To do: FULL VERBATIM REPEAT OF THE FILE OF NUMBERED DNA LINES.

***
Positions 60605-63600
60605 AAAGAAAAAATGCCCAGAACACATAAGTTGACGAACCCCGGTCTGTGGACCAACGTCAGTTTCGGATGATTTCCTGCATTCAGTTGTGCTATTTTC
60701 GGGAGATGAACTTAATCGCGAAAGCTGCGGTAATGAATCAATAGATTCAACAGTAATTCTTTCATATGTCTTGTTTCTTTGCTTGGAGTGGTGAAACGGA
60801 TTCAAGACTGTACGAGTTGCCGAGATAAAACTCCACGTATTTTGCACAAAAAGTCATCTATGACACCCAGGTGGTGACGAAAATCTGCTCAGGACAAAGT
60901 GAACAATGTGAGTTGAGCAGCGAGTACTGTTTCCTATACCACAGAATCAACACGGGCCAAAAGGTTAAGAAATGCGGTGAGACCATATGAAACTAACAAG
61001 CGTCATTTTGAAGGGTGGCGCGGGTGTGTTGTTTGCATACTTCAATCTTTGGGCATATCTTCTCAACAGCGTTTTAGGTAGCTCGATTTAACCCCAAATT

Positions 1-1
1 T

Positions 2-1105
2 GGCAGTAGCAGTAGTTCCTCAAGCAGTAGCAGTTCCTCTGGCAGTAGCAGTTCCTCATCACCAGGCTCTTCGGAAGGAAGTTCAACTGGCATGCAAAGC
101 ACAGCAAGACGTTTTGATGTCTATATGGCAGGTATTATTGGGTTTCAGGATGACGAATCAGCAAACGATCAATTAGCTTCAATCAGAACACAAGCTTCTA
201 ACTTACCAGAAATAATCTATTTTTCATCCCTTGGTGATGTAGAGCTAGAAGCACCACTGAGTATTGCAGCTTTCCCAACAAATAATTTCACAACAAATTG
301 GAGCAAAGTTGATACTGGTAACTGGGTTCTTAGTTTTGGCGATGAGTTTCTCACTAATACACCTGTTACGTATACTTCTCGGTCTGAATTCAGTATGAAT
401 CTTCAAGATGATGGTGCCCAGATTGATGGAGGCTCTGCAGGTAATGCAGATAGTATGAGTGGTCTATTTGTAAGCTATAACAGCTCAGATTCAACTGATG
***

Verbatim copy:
Positions 60605-63600
60605 AAAGAAAAAATGCCCAGAACACATAAGTTGACGAACCCCGGTCTGTGGACCAACGTCAGTTTCGGATGATTTCCTGCATTCAGTTGTGCTATTTTC
60701 GGGAGATGAACTTAATCGCGAAAGCTGCGGTAATGAATCAATAGATTCAACAGTAATTCTTTCATATGTCTTGTTTCTTTGCTTGGAGTGGTGAAACGGA
60801 TTCAAGACTGTACGAGTTGCCGAGATAAAACTCCACGTATTTTGCACAAAAAGTCATCTATGACACCCAGGTGGTGACGAAAATCTGCTCAGGACAAAGT
60901 GAACAATGTGAGTTGAGCAGCGAGTACTGTTTCCTATACCACAGAATCAACACGGGCCAAAAGGTTAAGAAATGCGGTGAGACCATATGAAACTAACAAG
61001 CGTCATTTTGAAGGGTGGCGCGGGTGTGTTGTTTGCATACTTCAATCTTTGGGCATATCTTCTCAACAGCGTTTTAGGTAGCTCGATTTAACCCCAAATT

Positions 1-1
1 T

Positions 2-1105
2 GGCAGTAGCAGTAGTTCCTCAAGCAGTAGCAGTTCCTCTGGCAGTAGCAGTTCCTCATCACCAGGCTCTTCGGAAGGAAGTTCAACTGGCATGCAAAGC
101 ACAGCAAGACGTTTTGATGTCTATATGGCAGGTATTATTGGGTTTCAGGATGACGAATCAGCAAACGATCAATTAGCTTCAATCAGAACACAAGCTTCTA
201 ACTTACCAGAAATAATCTATTTTTCATCCCTTGGTGATGTAGAGCTAGAAGCACCACTGAGTATTGCAGCTTTCCCAACAAATAATTTCACAACAAATTG
301 GAGCAAAGTTGATACTGGTAACTGGGTTCTTAGTTTTGGCGATGAGTTTCTCACTAATACACCTGTTACGTATACTTCTCGGTCTGAATTCAGTATGAAT
401 CTTCAAGATGATGGTGCCCAGATTGATGGAGGCTCTGCAGGTAATGCAGATAGTATGAGTGGTCTATTTGTAAGCTATAACAGCTCAGATTCAACTGATG